Ferrara v. Liberty Twp. Zoning Bd. of Appeals

Annotate this Case
Download PDF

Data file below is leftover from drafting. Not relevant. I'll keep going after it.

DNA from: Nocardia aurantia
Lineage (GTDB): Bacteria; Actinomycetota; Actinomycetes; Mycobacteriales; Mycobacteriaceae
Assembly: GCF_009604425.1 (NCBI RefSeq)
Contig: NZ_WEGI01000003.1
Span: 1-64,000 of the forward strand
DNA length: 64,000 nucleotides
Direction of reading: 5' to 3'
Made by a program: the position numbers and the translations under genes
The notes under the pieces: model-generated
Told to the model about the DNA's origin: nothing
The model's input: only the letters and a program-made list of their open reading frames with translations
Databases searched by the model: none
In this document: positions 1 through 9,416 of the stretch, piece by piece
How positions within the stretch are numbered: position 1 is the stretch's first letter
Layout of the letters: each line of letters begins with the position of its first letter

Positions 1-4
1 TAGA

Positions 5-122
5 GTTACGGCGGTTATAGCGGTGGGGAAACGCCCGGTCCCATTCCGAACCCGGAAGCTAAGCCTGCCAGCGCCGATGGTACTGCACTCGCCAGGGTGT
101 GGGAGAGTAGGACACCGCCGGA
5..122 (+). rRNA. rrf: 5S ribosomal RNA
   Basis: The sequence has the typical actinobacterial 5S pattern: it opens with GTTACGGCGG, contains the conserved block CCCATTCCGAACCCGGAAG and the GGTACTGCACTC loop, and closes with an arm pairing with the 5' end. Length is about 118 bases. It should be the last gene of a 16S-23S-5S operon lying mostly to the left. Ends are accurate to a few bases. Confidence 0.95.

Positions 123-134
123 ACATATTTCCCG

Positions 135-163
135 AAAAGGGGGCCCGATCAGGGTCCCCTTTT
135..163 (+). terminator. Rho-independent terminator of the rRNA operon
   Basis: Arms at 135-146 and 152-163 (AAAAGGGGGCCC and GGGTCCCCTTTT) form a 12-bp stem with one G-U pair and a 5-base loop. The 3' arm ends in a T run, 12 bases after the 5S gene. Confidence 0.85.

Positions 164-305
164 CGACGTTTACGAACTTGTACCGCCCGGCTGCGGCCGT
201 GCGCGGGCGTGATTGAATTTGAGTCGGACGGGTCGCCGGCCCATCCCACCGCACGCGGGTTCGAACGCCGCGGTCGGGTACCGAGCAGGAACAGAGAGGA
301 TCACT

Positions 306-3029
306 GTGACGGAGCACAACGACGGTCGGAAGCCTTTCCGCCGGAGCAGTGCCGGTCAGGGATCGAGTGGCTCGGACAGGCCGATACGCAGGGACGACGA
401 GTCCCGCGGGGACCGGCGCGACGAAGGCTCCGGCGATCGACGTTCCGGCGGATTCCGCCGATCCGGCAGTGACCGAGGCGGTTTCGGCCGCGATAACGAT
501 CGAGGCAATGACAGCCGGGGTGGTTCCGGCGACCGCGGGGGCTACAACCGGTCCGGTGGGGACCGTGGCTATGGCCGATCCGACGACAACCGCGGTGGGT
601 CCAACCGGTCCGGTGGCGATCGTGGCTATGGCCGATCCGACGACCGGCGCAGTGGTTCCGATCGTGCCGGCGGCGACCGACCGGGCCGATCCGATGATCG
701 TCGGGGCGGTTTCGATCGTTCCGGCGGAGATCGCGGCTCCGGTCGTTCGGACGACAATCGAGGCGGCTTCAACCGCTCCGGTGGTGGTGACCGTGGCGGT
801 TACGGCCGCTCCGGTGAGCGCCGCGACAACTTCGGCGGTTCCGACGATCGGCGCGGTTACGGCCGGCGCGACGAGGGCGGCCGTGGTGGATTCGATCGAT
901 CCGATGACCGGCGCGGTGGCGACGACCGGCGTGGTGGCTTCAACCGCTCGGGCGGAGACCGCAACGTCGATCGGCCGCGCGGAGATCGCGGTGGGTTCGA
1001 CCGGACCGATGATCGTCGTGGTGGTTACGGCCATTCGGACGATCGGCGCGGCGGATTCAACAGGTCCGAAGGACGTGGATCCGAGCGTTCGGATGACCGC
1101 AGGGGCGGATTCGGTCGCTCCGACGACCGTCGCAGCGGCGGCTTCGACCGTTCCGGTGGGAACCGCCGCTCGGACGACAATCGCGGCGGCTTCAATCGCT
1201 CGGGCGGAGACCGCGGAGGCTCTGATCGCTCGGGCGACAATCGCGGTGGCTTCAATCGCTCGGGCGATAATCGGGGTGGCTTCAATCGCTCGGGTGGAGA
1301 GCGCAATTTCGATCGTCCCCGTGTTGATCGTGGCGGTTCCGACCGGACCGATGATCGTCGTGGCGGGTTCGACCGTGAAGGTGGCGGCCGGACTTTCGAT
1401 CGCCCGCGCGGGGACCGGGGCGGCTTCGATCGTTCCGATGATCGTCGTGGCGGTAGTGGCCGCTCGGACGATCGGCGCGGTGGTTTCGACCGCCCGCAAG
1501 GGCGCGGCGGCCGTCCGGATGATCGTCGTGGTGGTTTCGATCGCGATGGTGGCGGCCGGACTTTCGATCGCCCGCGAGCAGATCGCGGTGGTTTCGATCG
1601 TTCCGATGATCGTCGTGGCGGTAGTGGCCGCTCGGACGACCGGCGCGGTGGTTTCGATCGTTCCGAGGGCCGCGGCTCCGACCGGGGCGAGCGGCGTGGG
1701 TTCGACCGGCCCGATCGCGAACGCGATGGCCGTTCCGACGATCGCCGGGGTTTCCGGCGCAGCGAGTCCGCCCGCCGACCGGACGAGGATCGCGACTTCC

[Cite as Ferrara v. Liberty Twp. Zoning Bd. of Appeals, 2018-Ohio-3537.] IN THE COURT OF APPEALS ELEVENTH APPELLATE DISTRICT TRUMBULL COUNTY, OHIO J.V. FERRARA, Appellant/Cross-Appellee, - vs - : : : LIBERTY TOWNSHIP ZONING BOARD OF APPEALS, OPINION CASE NOS. 2017-T-0075 2017-T-0077 2017-T-0078 : : Appellee/Cross-Appellant. Civil Appeals from the Trumbull County Court of Common Pleas. Case Nos. 2016 CV 00379, 2016 CV 00380, & 2016 CV 00381. Judgment: Affirmed in part and reversed in part; remanded. Glenn R. Osborne and T. Scott Kamenitsa, Friedman & Rummell Co., L.P.A., 3801 Starrs Centre Drive, Canfield, OH 44406 (For Appellant/Cross-Appellee). Mark S. Finamore and Stephen A. Turner, Turner, May & Shepherd, 185 High Street, N.E., Warren, OH 44481-1219 (For Appellee/Cross-Appellant). TIMOTHY P. CANNON, J. {¶1} On review before this court is the decision of the Trumbull County Court of Common Pleas, which affirmed in part and reversed in part a decision of the Liberty Township Zoning Board of Appeals (“BZA”) denying J.V. Ferrara’s applications for three conditional use permits. The applications have been consolidated for hearing and review throughout the proceedings. Mr. Ferrara noticed an appeal from the trial court’s July 12, 2017 judgment, which was followed by the BZA’s cross-appeal. {¶2} Following a cease and desist order issued by the Liberty Township Zoning Inspector, Mr. Ferrara submitted applications for three conditional use permits, seeking to operate a private club at three residential properties in Liberty Township, Trumbull County, Ohio. One residence is located on Logan Way/Mansell Drive (“the Logan Way property”); the other two are located on West Liberty Street (“the Liberty Street properties”). {¶3} The properties are zoned “single family,” pursuant to the Liberty Township Zoning Resolution (“LTZR”). “Private clubs and parks” is an allowed use for single-family districts but requires a conditional use permit under LTZR Section 4:2.4.2. LTZR Section 2:2.24 defines “club” as “[a]n organization of persons for special purposes or for the promulgation of sports, arts, literature, politics, or the like, excluding churches, synagogues, or other houses of worship.” {¶4} The subject premises for the requested conditional use permits are three historic mansions owned in trust by Mr. Ferrara as the trustee; he seeks permission to rent the mansions to members of a Pine Lakes Club. According to Pine Lakes Club’s “Stay and Play Mansion Policies and Procedures,” the Club provides its members “access to the Club’s Golf Course partnering courses and facilities as a social and recreation club for the pleasure and recreation of its members, families and friends.” {¶5} Mr. Ferrara’s permit applications state the residences are “controlled by Pine Lakes Manor, Inc., a non-profit private club whose members are golf aficionados from outside the immediate area who use the Facility as lodging while they golf throughout the area.” 2 {¶6} Two public hearings were held before the BZA, at which Mr. Ferrara and his attorney spoke in support of the applications. They stated the properties are not hotels or bed and breakfast facilities, but someone does check on the guests every day and gives them breakfast. Only Club members can utilize the properties, and only one “group leader” and his or her family and friends can stay at one of the properties at one time. They spoke as to how operating the Club enhances the local economic welfare by referring members to and partnering with 20 local golf courses, 10 local hotels, a lodge, and 4 mansions. Mr. Ferrara stated using the properties in this way, as opposed to rental properties, helps to control the amount of damage done to the historical residences. Mr. Ferrara indicated he has been operating the properties in this manner since 2008, but the private Club was formed in 2014. The properties are wooded and expansive, located on 10, 11.7, and 30 acres. A brochure was introduced as an exhibit that provides an overview of the Club, the properties, and the golf courses offered in conjunction with membership. The brochure states the three properties accommodate up to 16, 20, and 32 guests at a time; Mr. Ferrara stated he averages from 8 to 12 in a group. Prospective members must fill out an application form and sign a contract, as well as abide by the Club’s “Stay and Play Mansion Policies and Procedures.” There are approximately 300 members; dues are $10.00 payable by the group leader. {¶7} Four participants at the public hearings spoke in support of Mr. Ferrara’s applications: an abutting property owner stated he had no complaints; a renter who lives in a small house on one of the subject properties stated she feels very safe on the property and that it is a calm environment; the executive director of the Trumbull County Tourism Bureau spoke on the economic benefit of Mr. Ferrara’s Club to the local area; and a 3 representative of a local hotel stated the Club brings them a lot of business during the golf season. {¶8} Seven area property owners or their designees expressed opposition to Mr. Ferrara’s applications. Some expressed appreciation for the boost to the local economy but were concerned about the effect of operating a seemingly commercial enterprise in a residential area. The concerns related to increased traffic and noise at all hours, including fireworks, and the effect on the neighborhood by introducing transient guests to the area, who sometimes end up on the neighboring properties. Six of the seven residents or designees spoke in opposition to application for the Logan Way property; one designee spoke in opposition to the application for the Liberty Street properties. {¶9} The BZA raised concerns regarding how the property is insured and taxed, guest safety issues, whether the guests are monitored for compliance with the Club’s rules during their stay, the fact that the Club has paid staff, and why Mr. Ferrara never applied for a conditional use permit since 2008 when he began operating the properties as guest lodging. In response to questioning by the BZA, Mr. Ferrara indicated the Club was formed in 2014 to fall in line with the Township’s zoning policies, yet he did not apply for conditional use permits at that time; breakfast is prepared for the guests in the properties’ kitchens by paid staff; the Club does not currently pay a “bed tax” for the properties; the properties are insured as private residences; “do not use” signs are not posted on the decorative, non-working fireplaces; and there is no mechanism in place to enforce the Club’s “policies and procedures,” such as the prohibition on fireworks or the 10:00 p.m. curfew. There was also much discussion and debate between the members of the BZA and Mr. Ferrara and his attorney regarding whether this was actually a 4 commercial enterprise operating in residential neighborhoods, specifically as a bed and breakfast facility. {¶10} Mr. Ferrara presented the BZA with a letter, maps, and photographs detailing the relationship of the subject properties to the complaining neighbors’ properties; arrangements for the Club’s proposed conditional use in response to the neighbors’ concerns; and police reports from the 911 call center, indicating the absence of any noise complaints. {¶11} The BZA ultimately voted unanimously to deny all three applications. Mr. Ferrara filed an administrative appeal in the trial court, which was submitted on the briefs. {¶12} The trial court reversed the BZA’s decisions as to the two Liberty Street properties, finding they were “arbitrary, capricious and unreasonable as the decision was not supported by a preponderance of substantial, reliable and probative evidence.” The trial court affirmed the BZA’s decision as to the Logan Way property, deferring to the BZA because “there was at least some competent and credible evidence in the record to rebut the evidence put forth by Ferrara[.]” {¶13} Mr. Ferrara’s appeal and the BZA’s cross-appeal from this decision are now before this court for review. {¶14} Mr. Ferrara raises two assignments of error: [1.] The Trial Court erred by failing to rule that the Liberty Township Zoning Ordinance in question is unconstitutional in its application to Appellant’s proposed use, since the ordinance is vague and allows, upon reasonable construction, a golf club of the type operated by Appellant. [2.] The Trial Court erred by ruling that the record contained competent, credible and substantial evidence to support the Township Board’s denial of Plaintiff’s conditional use to continue running his golf club at Mansell Drive in Liberty Township. 5 {¶15} The BZA also raises two assignments of error: [1.] The Trial Court erred by ruling that the record did not contain competent, credible and substantial evidence to support the Township Board’s denial of Plaintiff’s conditional use of the Liberty Street properties in Liberty Township. [2.] The Trial Court erred by ruling that the Township Board’s denial of Plaintiff’s conditional use of the Liberty Street properties was ‘arbitrary, capricious and unreasonable.’ {¶16} Under his first assignment of error, Mr. Ferrara argues the trial court erred by failing to rule that the ordinance is unconstitutional as applied to a membership-based golf club because, reasonably interpreted as a whole, the ordinance allows this use in a residential district. {¶17} Mr. Ferrara first asserts his proposed use of the properties is “specifically authorized” by the LTZR. This argument lacks merit, as the only permitted uses of singlefamily zoned properties are “one single-family dwelling unit per plotted lot” and “one-story attached garages that do not exceed the ground floor area of the residence to which it is attached.” Section 4:2.2. Because Mr. Ferrara’s proposed use is that of a “private club,” it is subject to the BZA’s approval as a conditional use; it is not specifically authorized. {¶18} Pursuant to R.C. 519.14(C), the BZA “may” grant conditional zoning certificates “for the use of land, buildings, or other structures if such certificates for specific uses are provided for in the zoning resolution.” The discretionary language indicates that, “[i]n matters concerning conditional use certificates, the statute does not require that the board shall do anything.” Essroc Materials, Inc. v. Poland Twp. Bd. of Zoning Appeals, 117 Ohio App.3d 456, 461 (7th Dist.1997) (emphasis sic). “‘The inclusion of conditional use provisions in zoning legislation is based upon a legislative recognition that although 6 certain uses are not necessarily inconsistent with the zoning objectives of a district, their nature is such that their compatibility in any particular area depends upon surrounding circumstances.’” Carrolls Corp. v. Willoughby Planning Comm., 11th Dist. Lake No. 2005L-112, 2006-Ohio-3209, ¶18, quoting Gerzeny v. Richfield Twp., 62 Ohio St.2d 339, 341 (1980). {¶19} The stated purpose of the LTZR is, in part, to “establish guidelines in order to protect, promote and improve the public health, safety, morals, convenience, order, appearance, prosperity and general welfare of the inhabitants of Liberty Township by protecting and conserving the character and social economic stability of residential, business, commercial, industrial and public use areas; [and] by securing the most appropriate use of land[.]” Section 1:2. Thus, Liberty Township is divided into districts that each have permitted and conditionally permitted uses. “Conditional use” is defined in LTZR Section 2:2.26 as “[t]hat use having some special uniqueness that requires a careful review of location, design, configuration and special impact to determine against fixed standards, the desirability of permitting its establishment on a specific site. It is considered provisional in nature and approved at the discretion of the Board of Zoning Appeals.” {¶20} LTZR Article 5 provides the general standards for conditional uses; there are no specific standards for “private clubs.” The BZA is to use the general standards to determine whether “the proposed use is compatible with the intent of the underlying zoning district where the conditional use would be located.” Section 5:1. Section 5:2 provides: “To ensure compatibility with the underlying zoning district and the Township 7 community in general, the following general criteria shall be reviewed by the Zoning Inspector upon application for a conditional use permit. Conditional uses shall therefore: 5:2.1 Be harmonious and in accordance with the general and specific objective of Liberty Township’s Comprehensive Plan and zoning regulations; 5:2.2 Be designed, constructed, operated, and maintained so as to be harmonious and appropriate in appearance with the existing or intended character of the general vicinity and that such use will not change the essential character of the same area. 5:2.3 Not be hazardous or disturbing to existing or future neighboring uses. 5:2.4 Be served adequately by essential public facilities such as highways, streets, police and fire protection, drainage structures, refuse disposal, water and sewers, and schools; or the persons or agencies responsible for the establishment of the proposed use shall be able to provide adequately any such services. 5:2.5 Not create excessive additional requirements at public cost for public facilities and services and will not be detrimental to the economic welfare of the community. 5:2.6 Not involve uses, activities, processes, materials, equipment and conditions of operation that will be detrimental to any persons, property, or the general welfare by reasons of excessive production of traffic, noise, smoke, fumes, glare or odors. 5:2.7 Have vehicular approaches to the property that shall be so designed as not to create an interference with traffic on surrounding public streets. 5:2.8 Not result in the destruction, loss, or damage of any natural, scenic, or historic feature of major importance. {¶21} Mr. Ferrara asserts the LTZR is unconstitutionally vague as applied to him because his proposed conditional use “meets or exceeds every single test that the Township is required to follow by the express terms of its Ordinance.” This argument lacks merit. While Section 5:2 does provide that the BZA “shall” consider the above 8 criteria, it does not provide that a permit shall issue every time a proposed use satisfies that general criteria. Again, pursuant to R.C. 519.14, a board of zoning appeals has “the discretion to approve or deny conditional use permits, based on its evaluation of the unique circumstances of the petition[.]” Essroc, supra, at 461. {¶22} The trial court did not err in failing to rule that the LTZR is unconstitutional as it was applied to Mr. Ferrara. {¶23} Mr. Ferrara’s first assignment of error is without merit. {¶24} We consider the remaining three assignments of error in a consolidated analysis. Mr. Ferrara argues the trial court erred by finding the BZA’s decision regarding the Logan Way property was supported by substantial, reliable, and probative evidence. The BZA argues the trial court erred by finding the BZA’s decision regarding the Liberty Street properties was not supported by substantial, reliable, and probative evidence and by substituting its own judgment for that of the BZA. {¶25} R.C. 2506.04 sets forth the standard of review regarding appeals from administrative decisions, including decisions issued by boards of zoning appeals. In construing this statutory provision, the Ohio Supreme Court has distinguished between the court of common pleas and the court of appeals standards of review. Henley v. Youngstown Bd. of Zoning Appeals, 90 Ohio St.3d 142, 147 (2000). {¶26} In reviewing a decision of the BZA, the common pleas court “is bound by the nature of administrative proceedings to presume that the decision of the administrative agency is reasonable and valid.” Community Concerned Citizens, Inc. v. Union Twp. Bd. of Zoning Appeals, 66 Ohio St.3d 452, 456 (1993), citing C. Miller Chevrolet, Inc. v. Willoughby Hills, 38 Ohio St.2d 298 (1974). The common pleas court 9 is to consider the entire record, including any new or additional evidence admitted under R.C. 2506.03, and determine “whether the administrative order is unconstitutional, illegal, arbitrary, capricious, unreasonable, or unsupported by the preponderance of substantial, reliable, and probative evidence.” Henley, supra, at 147 (citations omitted). “A court of common pleas should not substitute its judgment for that of an administrative board, such as the board of zoning appeals, unless the court finds that there is not a preponderance of reliable, probative and substantial evidence to support the board’s decision.” Kisil v. Sandusky, 12 Ohio St.3d 30, 34 (1984); see also Dudukovich v. Lorain Metropolitan Hous. Auth., 58 Ohio St.2d 202, 207 (1979). {¶27} “An appeal to the court of appeals, pursuant to R.C. 2506.04, is more limited in scope and requires that court to affirm the common pleas court, unless the court of appeals finds, as a matter of law, that the decision of the common pleas court is not supported by a preponderance of reliable, probative and substantial evidence.” Kisil, supra, at 34. “In sum, the standard of review for courts of appeals in administrative appeals is designed to strongly favor affirmance. It permits reversal only when the common pleas court errs in its application or interpretation of the law or its decision is unsupported by a preponderance of the evidence as a matter of law.” Cleveland Clinic Found. v. Cleveland Bd. of Zoning Appeals, 141 Ohio St.3d 318, 2014-Ohio-4809, ¶30. {¶28} Here, the trial court took issue with the BZA’s position that the Pine Lakes Club is a “guise” or a “pretext” created to fit the use of the properties into a conditionally permitted use. The trial court concluded that “[i]t seems the Zoning Board overstepped, at least in regard to the Liberty Street properties, and based its’ entire decision on its unsupported opinion that the private club managed by Ferrara was pre-textual.” This 10 conclusion, however, appears to discount the evidence presented to the BZA by Mr. Ferrara and the discussions that occurred at the hearings. {¶29} Mr. Ferrara sought permission to conditionally use his properties as “private clubs.” As stated, “club” is defined in LTZR Section 2:2.24 as “[a]n organization of persons for special purposes or for the promulgation of sports, arts, literature, politics, or the like, excluding churches, synagogues, or other houses of worship.” The evidence presented, however, established that Mr. Ferrara actually uses the properties to provide temporary lodging to groups of people who are participating in golf travel packages that Mr. Ferrara organizes and sells. Mr. Ferrara described the travel packages, which he organizes in conjunction with local golf courses; the lodging he provides is part of the package. Mr. Ferrara stated he has engaged in this “business” since 2008. He stated the Club was formed in 2014 to “fall in with the policies of the township,” but that he did not apply for conditional use permits even at that time. Further support for pretext is that the annual membership dues are only $10.00, which is only paid by the “group leader,” and the $10.00 is deducted from the entire cost of the purchased travel package. Additionally, Mr. Ferrara admitted that breakfast is prepared for the guests on-site every morning by paid staff, which is contrary to his assertion that these properties are not being used as bed and breakfast facilities. {¶30} Although the BZA did not issue findings of fact or conclusions of law, nor was it required to do so, it is apparent from the transcript of the hearing that the BZA was not convinced Mr. Ferrara’s enterprise is a “private club”: Q: You made reference to the Pine Lake’s Club is a not-for-profit? A: Yes, sir. 11 Q: And the revenues that are generated - - where do they go? A: The dues are paid at a nonprofit, which gives them the ability to use the locations and play the golf courses, and they’re getting the golf package through Pine Lakes. Q: But there are the residual revenues that are derived from this activity that would be in some way to support or sustain those facilities - - would they not, sir? A: Yes, sir - - that’s true, through Pine Lakes. Q: Would you acknowledge that it is - - or sounds like a commercial enterprise? A: It’s an enterprise that brings people into the area and gives them a two (2), three (3) days a week of staying in a facility that they normally wouldn’t be into; and part of it - - as far as you’re saying “commercial enterprise” - - they’re paying money for golf, and they’re paying money for their stay with us. So you can determine, I guess, which way you want to call it; but it’s still a club just like Youngstown Country Club. They’re a club, and they operate, you [know]. We’re operating on acreage - - big acreages, and we’re not a retail shopping coming in there and - - stay for a night, for one (1) person or ten (10) people in the same facility, that are not part of that group. Q: I certainly am not adverse to the creation of revenue for the communities involved, but the concept here is residential areas versus commercial area. A: Uh-huh. Q: That’s - - I mean, that’s my interpretation here. It’s a residential area is being converted into a commercial enterprise. [MR. FERRARA’S ATTORNEY]: If I may, Members of the Board, I’d just like to add that regarding your observation of “commercial”, conditional uses may be commercial enterprises. If you look at the conditional uses listed in your Ordinance, some of those are. So I don’t’ think that - - that making income - - revenue for the community is necessarily a dirty word in this connection or is counterproductive to a conditional use granted. What you look at is the other factors stated in your Ordinance - - look at the purpose, the preamble clause, about the overall benefit to the community, compared with the drain on the area in terms of burden on the residential neighborhood, but 12 not necessarily to the extent - - to the extent of whether or not there is money generated by the enterprise. Q: Well, I would agree that the monetary aspect of this is not the issue, but I would say that - - there are some conflict with the conditional use standards that are cited in Section 5 of the Ordinance. [ATTORNEY]: I think it’s a balancing task. You look at all the factors, and you balance it and make a determination. You do have a great deal of discretion, in that regard, Members of the Board; and I think so the goal would be to look at it, as a whole, in terms of its burdens on the community, which we have heard tonight. There are some - versus its benefits to the community. Q: Well, there’s a - - there’s an obligation, on the part of this Board, to give consideration to the Township, as a whole, and its residents. [ATTORNEY]: I agree with that sir, yes. *** Q: I would like to comment on that if I could, and address a little bit - at least my questions regarding how it’s operating, the revenue stream. * * * The question before us is - - is this place operating as a private club? Whereupon the hearing was adjourned to a later time so that the BZA could consult with their attorney for assistance with answering that question. {¶31} Based on Mr. Ferrara’s testimony, the BZA’s opinion that the Club is a “guise” or a “pretext” finds support in the record. The trial court appears to have improperly substituted its judgment in this regard for that of the BZA. {¶32} As to the two Liberty Street properties, the trial court held the BZA’s decision was “arbitrary, capricious and unreasonable as the decision was not supported by a preponderance of substantial, reliable and probative evidence.” This conclusion was based, in part, upon the trial court’s finding that there was no testimony in opposition to the Liberty Street properties. The trial court stated: “[o]ne witness spoke on behalf of a 13 relative residing on a nearby street and it is not clear from the record which application would directly affect the relative’s property.” {¶33} It appears from the record, however, that the witness was speaking about one of the Liberty Street properties. The witness to which the trial court refers, Martin Hume, was speaking in opposition on behalf of his aunt, Eleanor Katz. In the documents submitted to the BZA by Mr. Ferrara, he indicates Ms. Katz is a neighbor of “the Chalet,” which is one of the Liberty Street properties. Thus, there was testimony in opposition to at least one of the Liberty Street properties. {¶34} As to the Logan Way property, the trial court deferred to the BZA because “there was at least some competent and credible evidence in the record to rebut the evidence put forth by Ferrara[.]” The trial court drew this conclusion from the testimony that was presented to the BZA by the six opposing residents or their designees. While this testimony did rebut some of the evidence put forth by Mr. Ferrara regarding noise, traffic, and disruption to the neighborhood, we also note that the BZA’s decision was supported by additional evidence offered by Mr. Ferrara, as referenced above. {¶35} We conclude the trial court’s decision as to the Logan Way property is supported by a preponderance of the evidence and the record as a matter of law. The trial court’s decision as to the Liberty Street properties, however, is unsupported by a preponderance of the evidence and the record as a matter of law, and the trial court improperly substituted its own judgment for that of the BZA. The BZA’s decision in an application such as this, where it exercises discretion concerning a conditional use of property that is not a permitted use, is entitled to great weight. While nothing prohibits 14 the filing of another application for this use, appropriate conditions that govern the proposed use should be established before engaging in the activity. {¶36} Mr. Ferrara’s second assignment of error is without merit. {¶37} The BZA’s first and second assignments of error are well taken. {¶38} The judgment of the Trumbull County Court of Common Pleas is affirmed in part and reversed in part. This matter is remanded to the trial court to enter judgment affirming the BZA’s decisions for all three properties. THOMAS R. WRIGHT, P.J., COLLEEN MARY O’TOOLE, J., concur. 15